Product Review: Bacillus Bulgaricus Yogurt Starter

Reviewer’s Note: A sample of the product discussed here was provided at no cost in exchange for my honest review.

This sampling experience allowed me to cross one more item off my list of food-related activities I’ve always wanted to attempt but heretofore lacked the resources to do so. Yogurt making has interested me for some time for many reasons, among them being the duality of my opinions about it. I’ve long been of two minds regarding my ability to do it with positive results if ever given the opportunity. It has always looked to me like an activity both simple enough for any attempt of mine to produce an at least passable if not stellar result, yet seemed so nuanced with regard to time, temperature, use of cultures, and so on. It has looked easy, and at the same time, quite easy to fail at, should I find my attention distracted even briefly from any of the multiple issues involved in its preparation. So when I was approached by ecologically-sourced Bacillus Bulgaricus to have a go at making a form of Bulgarian yogurt known as kiselo mlyako in the Flavorful World test kitchen, it was an offer I could not refuse.

I soon received two packets of yogurt starter, along with  a page of instructions that surprised me by being easier to follow than I’d anticipated. The process as detailed was straightforward enough: I was to boil a measured portion of milk to (kill any existing bacteria that might interact with the culture to be added) then after a brief cooling period, transfer it to a sealable jar or container, stir in the culture, and cover the lidded article in a dark, warm place for several hours. This seemed simple enough, and while I can say with honesty that the directions could not possibly have been simpler to follow, I will admit that my first batch of yogurt took a bit longer to set up than indicated. This, I would trace (after a second, more successful attempt) to the fact that I had let my boiled milk cool a bit longer than advised. It still yielded a successful batch, though, as did my second outing, when I succeeded in adding the culture while the milk was warmer. After that, I was off and running.

As for the taste of the yogurt, as overused and unimaginative as I feel the word “unique” is in situations like this, I’ll use it here with the most positive of intentions. The yogurt is mild, and creamy with barely a trace of the overt sourness that people who don’t favor yogurt often point to as justification for their opinion. Here, while there is a certain degree of sourness, it is unobtrusive, present just enough to be pleasant and appreciable. Where some yogurts come off as biting, this yogurt has a velvety quality and faint, milkfat-fed sweetness that makes it seem like a natural go-to item for making yogurt-based sauces, dressings, and dips. While it doesn’t quite approach the nigh-spreadable-with-a-knife thickness of Greek yogurt, its merits cannot be ignored and its taste is exciting for being so unlike any yogurt I’ve tried. Also notable is that this yogurt doesn’t appear to separate as readily as some store-bought yogurts. Two days after making it, I found it required little to no stirring to reconstitute it. This isn’t to say that some eventual settling won’t take place, but I found it to take a good deal longer than most products of its kind.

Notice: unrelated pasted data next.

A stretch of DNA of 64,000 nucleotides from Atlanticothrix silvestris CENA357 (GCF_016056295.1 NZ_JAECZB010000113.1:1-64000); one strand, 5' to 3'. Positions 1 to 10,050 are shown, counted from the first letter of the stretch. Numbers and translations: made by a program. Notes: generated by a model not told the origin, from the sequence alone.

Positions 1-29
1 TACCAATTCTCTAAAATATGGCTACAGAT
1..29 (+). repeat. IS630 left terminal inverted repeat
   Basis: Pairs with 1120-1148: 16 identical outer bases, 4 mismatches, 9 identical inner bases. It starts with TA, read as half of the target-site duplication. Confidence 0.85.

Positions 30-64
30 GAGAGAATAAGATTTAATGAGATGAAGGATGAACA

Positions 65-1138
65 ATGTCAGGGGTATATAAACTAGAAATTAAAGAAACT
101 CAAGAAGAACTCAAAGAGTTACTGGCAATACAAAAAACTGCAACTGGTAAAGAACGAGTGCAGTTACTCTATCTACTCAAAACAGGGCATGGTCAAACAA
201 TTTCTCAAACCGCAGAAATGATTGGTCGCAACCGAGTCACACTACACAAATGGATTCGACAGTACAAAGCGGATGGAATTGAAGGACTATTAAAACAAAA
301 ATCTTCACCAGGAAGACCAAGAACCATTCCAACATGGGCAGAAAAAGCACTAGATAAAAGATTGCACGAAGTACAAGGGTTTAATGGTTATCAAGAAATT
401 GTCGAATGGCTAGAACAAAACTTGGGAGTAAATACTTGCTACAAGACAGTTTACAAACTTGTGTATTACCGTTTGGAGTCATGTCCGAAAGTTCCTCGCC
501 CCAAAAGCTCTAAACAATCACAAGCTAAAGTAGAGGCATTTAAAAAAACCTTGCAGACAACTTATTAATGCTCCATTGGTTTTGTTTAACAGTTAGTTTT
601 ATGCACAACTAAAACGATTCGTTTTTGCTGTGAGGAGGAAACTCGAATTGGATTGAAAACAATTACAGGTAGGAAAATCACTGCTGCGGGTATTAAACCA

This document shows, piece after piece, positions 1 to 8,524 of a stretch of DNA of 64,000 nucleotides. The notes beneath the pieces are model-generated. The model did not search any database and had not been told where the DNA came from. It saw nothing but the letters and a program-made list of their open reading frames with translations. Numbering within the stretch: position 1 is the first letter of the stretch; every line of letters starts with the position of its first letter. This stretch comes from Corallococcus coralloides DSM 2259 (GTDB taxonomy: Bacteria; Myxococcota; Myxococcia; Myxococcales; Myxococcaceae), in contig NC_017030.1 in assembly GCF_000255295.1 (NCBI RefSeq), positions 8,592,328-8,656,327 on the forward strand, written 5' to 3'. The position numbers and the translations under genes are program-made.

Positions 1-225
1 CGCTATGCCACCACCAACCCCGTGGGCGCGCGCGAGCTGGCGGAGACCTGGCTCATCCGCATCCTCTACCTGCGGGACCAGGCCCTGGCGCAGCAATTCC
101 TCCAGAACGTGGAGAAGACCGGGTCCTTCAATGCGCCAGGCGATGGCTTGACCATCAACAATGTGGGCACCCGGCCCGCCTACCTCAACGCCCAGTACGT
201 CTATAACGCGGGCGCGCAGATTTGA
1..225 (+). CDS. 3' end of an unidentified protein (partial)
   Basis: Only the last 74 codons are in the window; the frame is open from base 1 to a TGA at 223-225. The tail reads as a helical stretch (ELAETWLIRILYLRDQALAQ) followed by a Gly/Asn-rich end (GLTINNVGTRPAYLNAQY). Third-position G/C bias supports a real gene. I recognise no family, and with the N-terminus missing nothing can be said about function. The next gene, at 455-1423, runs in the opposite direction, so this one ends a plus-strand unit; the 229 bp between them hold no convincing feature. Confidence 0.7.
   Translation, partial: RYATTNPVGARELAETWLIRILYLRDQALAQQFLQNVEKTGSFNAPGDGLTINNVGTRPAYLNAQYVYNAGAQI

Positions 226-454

As a newcomer to yogurt-making, I was both pleasantly surprised and relived to find that this product didn’t just perform exactly as its instructions said it would, but exceeded my expectations in every way related to ease of usage and to the flavor of the finished product. It is as tasty and satisfying eaten as a snack with granola and fruit spooned over it as it is when used as a dip or dressing for salads or grilled kabobs. Anyone reading this who feels as daunted as I once did by the prospect of making yogurt at home should take heart knowing that it is both an attainable goal and a fun activity, made more fun by yogurt’s versatility as far as adapting well to both sweet and savory dishes. Learn more about Bacillus Bulgaricus or try some for yourself by visiting

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[Images: Anthony Beal /]

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